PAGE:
Somehow, even after all we’ve been through, I still don’t connect Wall Street types with “getting religion,” as our forbears used to say. Yet, here is Lloyd C. Blankfein, CEO of mighty Goldman Sachs, confounding expectations.

He gave a speech the other day to the Council of Institutional Investors that started with a mea culpa. “…much of the past year has been deeply humbling for my industry. We held ourselves up as the experts, and the loss of public confidence from failing to live up to the expectations that we created will take years to rebuild. Worse, decisions on compensation and other actions taken and not taken, particularly at banks that rapidly lost a lot of shareholder value, look self-serving and greedy in hindsight.”

Perhaps this is the place to mention that Blankfein received comp valued at nearly $43 million in 2008, according to the New York Times. This was down from almost $54 million in each of the two previous years. I don’t know about you, but if I were sitting on that kind of comp I’d probably find it easier to own up to past mistakes.

However, it’s also true that Goldman’s executive management team “elected not to receive a bonus in 2008, even though the firm produced a substantial profit,” as Blankfein stated. But this was due “in part” to the fact that “compensation continues to generate a lot of controversy and anger,” he said. “We recognize that having TARP money creates an important context for compensation.”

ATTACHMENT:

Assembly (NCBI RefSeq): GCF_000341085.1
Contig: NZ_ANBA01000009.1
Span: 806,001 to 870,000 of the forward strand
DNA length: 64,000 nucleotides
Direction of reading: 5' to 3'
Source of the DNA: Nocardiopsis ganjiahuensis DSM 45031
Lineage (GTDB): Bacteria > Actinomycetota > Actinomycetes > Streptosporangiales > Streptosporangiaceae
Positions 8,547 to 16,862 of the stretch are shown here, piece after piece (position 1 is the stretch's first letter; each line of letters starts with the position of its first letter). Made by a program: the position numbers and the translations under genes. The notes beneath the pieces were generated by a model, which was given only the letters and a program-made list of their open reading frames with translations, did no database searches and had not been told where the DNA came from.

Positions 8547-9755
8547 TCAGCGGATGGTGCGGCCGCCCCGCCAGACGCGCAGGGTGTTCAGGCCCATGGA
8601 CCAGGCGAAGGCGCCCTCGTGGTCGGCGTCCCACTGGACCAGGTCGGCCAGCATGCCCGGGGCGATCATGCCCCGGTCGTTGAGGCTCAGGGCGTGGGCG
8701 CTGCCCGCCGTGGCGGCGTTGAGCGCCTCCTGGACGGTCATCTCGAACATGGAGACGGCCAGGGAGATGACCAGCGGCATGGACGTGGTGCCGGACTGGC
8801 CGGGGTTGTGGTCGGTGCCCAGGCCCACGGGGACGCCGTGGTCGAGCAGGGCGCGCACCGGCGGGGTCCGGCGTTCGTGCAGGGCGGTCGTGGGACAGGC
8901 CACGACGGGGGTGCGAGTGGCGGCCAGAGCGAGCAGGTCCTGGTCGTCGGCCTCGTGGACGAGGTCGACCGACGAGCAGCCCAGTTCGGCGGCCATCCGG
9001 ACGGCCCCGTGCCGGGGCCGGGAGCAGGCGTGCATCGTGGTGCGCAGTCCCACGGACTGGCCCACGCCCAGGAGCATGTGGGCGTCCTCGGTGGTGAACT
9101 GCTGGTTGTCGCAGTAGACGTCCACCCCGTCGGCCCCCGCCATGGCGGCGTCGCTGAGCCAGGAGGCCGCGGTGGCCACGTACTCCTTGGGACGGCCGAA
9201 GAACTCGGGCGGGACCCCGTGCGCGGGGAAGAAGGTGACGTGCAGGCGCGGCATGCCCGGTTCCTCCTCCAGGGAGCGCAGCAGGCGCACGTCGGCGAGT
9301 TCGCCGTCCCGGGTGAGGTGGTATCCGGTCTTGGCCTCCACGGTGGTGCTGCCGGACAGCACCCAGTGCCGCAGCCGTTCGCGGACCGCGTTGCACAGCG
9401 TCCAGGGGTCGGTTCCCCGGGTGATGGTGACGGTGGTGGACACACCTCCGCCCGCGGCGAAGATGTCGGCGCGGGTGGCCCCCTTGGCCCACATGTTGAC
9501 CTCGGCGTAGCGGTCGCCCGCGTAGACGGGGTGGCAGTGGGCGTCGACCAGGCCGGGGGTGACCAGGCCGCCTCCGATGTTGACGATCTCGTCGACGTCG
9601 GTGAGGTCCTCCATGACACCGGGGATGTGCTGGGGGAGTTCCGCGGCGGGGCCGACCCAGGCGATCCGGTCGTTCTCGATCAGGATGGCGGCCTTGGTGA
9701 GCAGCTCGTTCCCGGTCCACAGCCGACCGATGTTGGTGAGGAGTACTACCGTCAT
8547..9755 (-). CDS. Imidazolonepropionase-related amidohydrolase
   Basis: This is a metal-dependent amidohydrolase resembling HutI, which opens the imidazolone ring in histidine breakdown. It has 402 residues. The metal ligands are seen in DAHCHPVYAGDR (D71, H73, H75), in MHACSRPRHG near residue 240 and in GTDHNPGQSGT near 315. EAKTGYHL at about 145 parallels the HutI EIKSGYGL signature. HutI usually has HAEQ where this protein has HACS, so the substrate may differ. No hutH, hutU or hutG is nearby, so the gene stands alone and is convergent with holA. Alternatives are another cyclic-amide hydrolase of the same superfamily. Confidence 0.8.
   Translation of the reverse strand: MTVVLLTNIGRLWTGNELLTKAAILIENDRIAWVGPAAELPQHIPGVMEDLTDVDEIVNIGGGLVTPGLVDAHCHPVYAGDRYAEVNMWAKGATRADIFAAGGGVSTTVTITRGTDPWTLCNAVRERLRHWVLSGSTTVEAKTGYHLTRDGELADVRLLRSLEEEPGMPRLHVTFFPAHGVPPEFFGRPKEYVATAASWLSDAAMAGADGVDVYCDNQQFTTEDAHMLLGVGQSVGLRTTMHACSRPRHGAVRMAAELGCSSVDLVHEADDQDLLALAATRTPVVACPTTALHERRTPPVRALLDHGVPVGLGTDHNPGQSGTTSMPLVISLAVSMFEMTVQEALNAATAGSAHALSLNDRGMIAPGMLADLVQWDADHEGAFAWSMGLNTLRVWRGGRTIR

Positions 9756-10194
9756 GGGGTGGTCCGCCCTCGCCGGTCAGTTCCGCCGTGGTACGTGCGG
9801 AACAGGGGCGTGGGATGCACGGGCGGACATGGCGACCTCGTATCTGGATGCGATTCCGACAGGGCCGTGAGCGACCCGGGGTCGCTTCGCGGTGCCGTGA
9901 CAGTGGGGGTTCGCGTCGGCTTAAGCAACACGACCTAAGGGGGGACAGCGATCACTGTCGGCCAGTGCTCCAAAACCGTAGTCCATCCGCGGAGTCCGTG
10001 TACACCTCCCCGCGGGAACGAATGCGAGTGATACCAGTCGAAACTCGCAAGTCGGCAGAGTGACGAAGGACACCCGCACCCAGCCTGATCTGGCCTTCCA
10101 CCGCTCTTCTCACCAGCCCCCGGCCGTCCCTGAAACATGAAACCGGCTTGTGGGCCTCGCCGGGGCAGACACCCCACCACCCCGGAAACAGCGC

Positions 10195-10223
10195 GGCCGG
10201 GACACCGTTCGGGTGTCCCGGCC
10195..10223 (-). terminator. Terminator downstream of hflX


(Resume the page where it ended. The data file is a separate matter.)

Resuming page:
In any case what Blankfein did in his speech is state that evaluating the value a person creates and the compensation that goes with it “must be made on a multi-year basis to get a fuller picture of the effect of an individual’s decisions.”

He further said: “No one should get compensated with reference to only his or her own P&L. Compensation should encourage real teamwork and discourage selfish behavior, including excessive risk-taking, which hurts the longer-term interests of the firm and its shareholders.”

What about regulation? “For policymakers and regulators, it should be clear that self-regulation has its limits. At the very least, fixing a system-wide problem, elevating standards or driving the industry to a collective response requires effective central regulation and the convening power of regulators.”

Then he added that “all pools of capital that depend on the smooth functioning of the financial system, and are large enough to be a burden on it in a crisis, should be subject to some degree of regulation. Yes, that includes large hedge funds and private equity funds.”

This sounds good. Really good. And I find myself wanting to believe Blankfein, in part because of his background. He comes from Brooklyn, as do I, and grew up in the Linden Houses, or what we call “the projects” in NYC. His father was a postal worker. He wasn’t born into wealth, in other words. He worked his way up to it.

It may just be wishful thinking on my part, but I’m hoping that because of his background he has an inkling of how furious all “the little people” are at the outsized compensation that Wall Street plutocrats awarded themselves and which was based on something as fluffy as meringue.

But despite the nice-sounding words, it’s still the action that counts, isn’t it?

So, Lloyd, let’s consider this speech your first shot across the bow of your industry and its culture. Now’s the time to bring the legendary firepower of Goldman behind these reforms that you enumerated and which you said are needed “to repair our financial system and reinvigorate our regulatory structure.”

You’re from Brooklyn, so I know you know how to play hardball. Go to it.